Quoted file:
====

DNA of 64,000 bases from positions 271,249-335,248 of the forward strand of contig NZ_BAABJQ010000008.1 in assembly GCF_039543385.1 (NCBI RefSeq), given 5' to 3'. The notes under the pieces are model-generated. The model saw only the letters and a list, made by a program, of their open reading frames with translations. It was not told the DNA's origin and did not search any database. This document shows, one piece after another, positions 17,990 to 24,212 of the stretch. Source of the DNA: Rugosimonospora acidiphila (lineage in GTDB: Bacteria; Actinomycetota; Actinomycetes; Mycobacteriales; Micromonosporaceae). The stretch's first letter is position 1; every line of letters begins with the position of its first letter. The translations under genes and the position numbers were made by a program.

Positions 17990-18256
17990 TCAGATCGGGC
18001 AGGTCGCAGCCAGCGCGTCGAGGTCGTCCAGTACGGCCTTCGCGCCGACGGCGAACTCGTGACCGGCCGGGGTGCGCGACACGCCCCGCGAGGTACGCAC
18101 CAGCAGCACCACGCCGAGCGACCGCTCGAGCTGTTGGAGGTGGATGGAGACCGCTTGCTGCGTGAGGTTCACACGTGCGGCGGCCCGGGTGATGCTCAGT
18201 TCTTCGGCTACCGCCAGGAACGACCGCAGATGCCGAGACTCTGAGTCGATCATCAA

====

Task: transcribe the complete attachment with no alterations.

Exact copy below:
DNA of 64,000 bases from positions 271,249-335,248 of the forward strand of contig NZ_BAABJQ010000008.1 in assembly GCF_039543385.1 (NCBI RefSeq), given 5' to 3'. The notes under the pieces are model-generated. The model saw only the letters and a list, made by a program, of their open reading frames with translations. It was not told the DNA's origin and did not search any database. This document shows, one piece after another, positions 17,990 to 24,212 of the stretch. Source of the DNA: Rugosimonospora acidiphila (lineage in GTDB: Bacteria; Actinomycetota; Actinomycetes; Mycobacteriales; Micromonosporaceae). The stretch's first letter is position 1; every line of letters begins with the position of its first letter. The translations under genes and the position numbers were made by a program.

Positions 17990-18256
17990 TCAGATCGGGC
18001 AGGTCGCAGCCAGCGCGTCGAGGTCGTCCAGTACGGCCTTCGCGCCGACGGCGAACTCGTGACCGGCCGGGGTGCGCGACACGCCCCGCGAGGTACGCAC
18101 CAGCAGCACCACGCCGAGCGACCGCTCGAGCTGTTGGAGGTGGATGGAGACCGCTTGCTGCGTGAGGTTCACACGTGCGGCGGCCCGGGTGATGCTCAGT
18201 TCTTCGGCTACCGCCAGGAACGACCGCAGATGCCGAGACTCTGAGTCGATCATCAA